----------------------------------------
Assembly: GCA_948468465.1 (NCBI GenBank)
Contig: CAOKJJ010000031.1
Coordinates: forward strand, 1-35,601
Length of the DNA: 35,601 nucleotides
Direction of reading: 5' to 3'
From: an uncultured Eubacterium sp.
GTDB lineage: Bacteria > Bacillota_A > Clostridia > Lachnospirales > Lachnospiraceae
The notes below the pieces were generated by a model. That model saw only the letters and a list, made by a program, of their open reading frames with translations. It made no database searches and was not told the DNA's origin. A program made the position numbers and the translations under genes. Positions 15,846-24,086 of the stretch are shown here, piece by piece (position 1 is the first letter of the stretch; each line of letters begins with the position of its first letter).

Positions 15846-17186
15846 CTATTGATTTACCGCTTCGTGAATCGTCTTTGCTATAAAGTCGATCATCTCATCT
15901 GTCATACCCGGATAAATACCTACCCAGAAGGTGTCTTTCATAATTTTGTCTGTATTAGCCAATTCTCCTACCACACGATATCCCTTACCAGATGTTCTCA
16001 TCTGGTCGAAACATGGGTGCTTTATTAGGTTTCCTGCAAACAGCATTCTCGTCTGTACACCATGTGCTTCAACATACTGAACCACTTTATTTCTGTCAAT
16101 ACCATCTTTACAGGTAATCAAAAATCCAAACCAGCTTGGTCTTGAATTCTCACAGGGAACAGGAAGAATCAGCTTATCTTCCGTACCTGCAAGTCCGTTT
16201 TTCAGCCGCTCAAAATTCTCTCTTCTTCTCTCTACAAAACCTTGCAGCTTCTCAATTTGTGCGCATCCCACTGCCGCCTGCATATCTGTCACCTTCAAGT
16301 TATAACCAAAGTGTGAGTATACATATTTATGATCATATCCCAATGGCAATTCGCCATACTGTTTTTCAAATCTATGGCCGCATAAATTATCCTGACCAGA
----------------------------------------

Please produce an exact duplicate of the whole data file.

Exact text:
Assembly: GCA_948468465.1 (NCBI GenBank)
Contig: CAOKJJ010000031.1
Coordinates: forward strand, 1-35,601
Length of the DNA: 35,601 nucleotides
Direction of reading: 5' to 3'
From: an uncultured Eubacterium sp.
GTDB lineage: Bacteria > Bacillota_A > Clostridia > Lachnospirales > Lachnospiraceae
The notes below the pieces were generated by a model. That model saw only the letters and a list, made by a program, of their open reading frames with translations. It made no database searches and was not told the DNA's origin. A program made the position numbers and the translations under genes. Positions 15,846-24,086 of the stretch are shown here, piece by piece (position 1 is the first letter of the stretch; each line of letters begins with the position of its first letter).

Positions 15846-17186
15846 CTATTGATTTACCGCTTCGTGAATCGTCTTTGCTATAAAGTCGATCATCTCATCT
15901 GTCATACCCGGATAAATACCTACCCAGAAGGTGTCTTTCATAATTTTGTCTGTATTAGCCAATTCTCCTACCACACGATATCCCTTACCAGATGTTCTCA
16001 TCTGGTCGAAACATGGGTGCTTTATTAGGTTTCCTGCAAACAGCATTCTCGTCTGTACACCATGTGCTTCAACATACTGAACCACTTTATTTCTGTCAAT
16101 ACCATCTTTACAGGTAATCAAAAATCCAAACCAGCTTGGTCTTGAATTCTCACAGGGAACAGGAAGAATCAGCTTATCTTCCGTACCTGCAAGTCCGTTT
16201 TTCAGCCGCTCAAAATTCTCTCTTCTTCTCTCTACAAAACCTTGCAGCTTCTCAATTTGTGCGCATCCCACTGCCGCCTGCATATCTGTCACCTTCAAGT
16301 TATAACCAAAGTGTGAGTATACATATTTATGATCATATCCCAATGGCAATTCGCCATACTGTTTTTCAAATCTATGGCCGCATAAATTATCCTGACCAGA